Volumes and Issues


As we approach the end of the year, Mexico looks like a much different market than it did just 12 months ago. The country is increasingly home to non-Pemex retail stations bankrolled by some of the industry’s largest players. Significant developments in rail and transloading have, at least in part, answered the logistical questions that were holding investors at bay. Additionally, the country has improved its tax policies, providing both increased transparency and stability.

What does it all add up to? Huge volumes of gasoline and diesel flowing from the USGC to Mexico by vessel, rail and truck. So, to close out the year, I thought we’d dig in to one of the most common questions I get about Mexico: What factors have the potential to derail the country’s energy reforms?


Supply Resurrection

The state of the Pemex refining system is precarious, to say the least. Mexico’s government-owned oil company is currently utilizing just one third of its operating capacity. Years of neglect in capital expenditure have severely crippled the Mexican oil giant’s refining assets. Are the issues curable? Of course. But it will take time and money, and given that cash generation the current priority in Mexico, Pemex repairing its infrastructure isn’t likely.


Demand Shrinkage

Mexico’s demand for transportation fuels has grown modestly in recent years. As the economy continues to improve and the country begins to feel the full impact of price liberalization (i.e. cheaper and more reliable fuel), most experts expect a steady increase in consumption. Even a moderate pull back would not have a material impact on total volumes.


Crime & Theft

Economically speaking, pipelines have always been the preferred method of delivery for crude and refined products. You simply can’t beat the returns their scale affords—in the U.S., anyway. In an environment where 10-20 percent is skimmed off the top through piracy, however, pipelines can’t offer that same economic draw.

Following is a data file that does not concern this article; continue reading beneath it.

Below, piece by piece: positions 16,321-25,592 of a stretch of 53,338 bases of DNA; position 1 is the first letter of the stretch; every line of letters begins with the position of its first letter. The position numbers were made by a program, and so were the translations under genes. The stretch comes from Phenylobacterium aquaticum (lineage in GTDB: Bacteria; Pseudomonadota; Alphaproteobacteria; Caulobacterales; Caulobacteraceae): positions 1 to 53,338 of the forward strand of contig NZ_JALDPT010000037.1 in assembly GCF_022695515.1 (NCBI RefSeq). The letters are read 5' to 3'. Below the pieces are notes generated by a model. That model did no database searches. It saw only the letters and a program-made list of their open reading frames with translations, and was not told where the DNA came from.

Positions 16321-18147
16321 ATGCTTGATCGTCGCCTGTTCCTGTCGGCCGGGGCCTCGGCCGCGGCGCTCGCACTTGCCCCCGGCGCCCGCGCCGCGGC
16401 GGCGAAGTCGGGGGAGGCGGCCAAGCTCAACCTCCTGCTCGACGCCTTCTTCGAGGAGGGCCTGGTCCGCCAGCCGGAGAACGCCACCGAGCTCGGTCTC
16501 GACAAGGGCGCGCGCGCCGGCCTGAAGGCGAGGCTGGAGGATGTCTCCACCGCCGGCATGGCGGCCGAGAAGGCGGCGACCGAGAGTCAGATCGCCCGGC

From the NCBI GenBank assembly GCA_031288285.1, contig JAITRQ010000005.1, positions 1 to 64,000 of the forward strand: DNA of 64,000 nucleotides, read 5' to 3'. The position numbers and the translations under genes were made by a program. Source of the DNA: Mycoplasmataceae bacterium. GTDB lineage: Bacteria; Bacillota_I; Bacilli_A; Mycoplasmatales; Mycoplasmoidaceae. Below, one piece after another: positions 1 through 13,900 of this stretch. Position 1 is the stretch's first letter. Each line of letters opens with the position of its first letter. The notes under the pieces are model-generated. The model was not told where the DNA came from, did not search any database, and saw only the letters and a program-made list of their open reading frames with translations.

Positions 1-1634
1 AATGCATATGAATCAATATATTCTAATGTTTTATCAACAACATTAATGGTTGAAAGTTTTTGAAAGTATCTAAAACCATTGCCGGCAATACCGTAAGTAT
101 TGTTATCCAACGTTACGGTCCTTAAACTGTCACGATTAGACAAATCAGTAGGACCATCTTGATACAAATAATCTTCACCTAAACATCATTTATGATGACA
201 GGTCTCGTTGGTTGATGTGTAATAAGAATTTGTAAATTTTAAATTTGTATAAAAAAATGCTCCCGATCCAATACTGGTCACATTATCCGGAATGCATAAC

Today in Mexico, rail and truck can provide competitive economics based on their ability to deliver volumes with much greater certainty of the customer getting 100% of their purchase. Security may add cost, but with a range of options available to ship product, the market will pursue the path that yields the highest dollar return.


NAFTA Reform

Few insiders on either side of the border (no offense, Canada, but this is about Mexico) expect the NAFTA renegotiations to introduce policies that will hinder the trade of energy-related products between the countries. After all, both sides need the trade. So what are the chances that NAFTA reform will derail the fuels trade between the U.S. and Mexico? Not likely.


Regulations / Taxes

The different agencies put in place to oversee Mexico’s energy reforms are operating in a transparent manner. Hundreds of import permits have been issued, but other types of permits have been harder to come by (environmental, construction, easement). The government has also tinkered with tax rates to control pricing and manipulate the market, to disastrous results.

The ability to obtain proper permits, and having better certainty around taxes, are vital to a well functioning marketing, and these issues should not be overlooked. These points may require more time, but in the end, generation of tax dollars requires products to flow.


The Election

We have previously discussed the market’s apprehension about Mexico’s upcoming presidential election. Given the reform’s status as a constitutional enactment, however, the threat of total repeal or significant revision is unlikely. Could the outcome of the election complicate the market? Of course, agencies could restrict or slow the process for permitting and approval. But there’s one thing to remember: The gates are now open, and the force behind the volumes flowing into Mexico is remarkable. Put simply, the upcoming election holds some uncertainty but the threat of derailing the energy train is unlikely.

In summary: we consider it prudent to understand, weigh and price the associated risks of participating in Mexico. There are many issues that have the potential to affect the fuels trade to some degree, however, we do not see any significant threats on the horizon. As time passes the risks should decrease but with that transition towards stability will come greater competition and lower returns. Interested in getting in on the ground floor? Contact our international markets team today!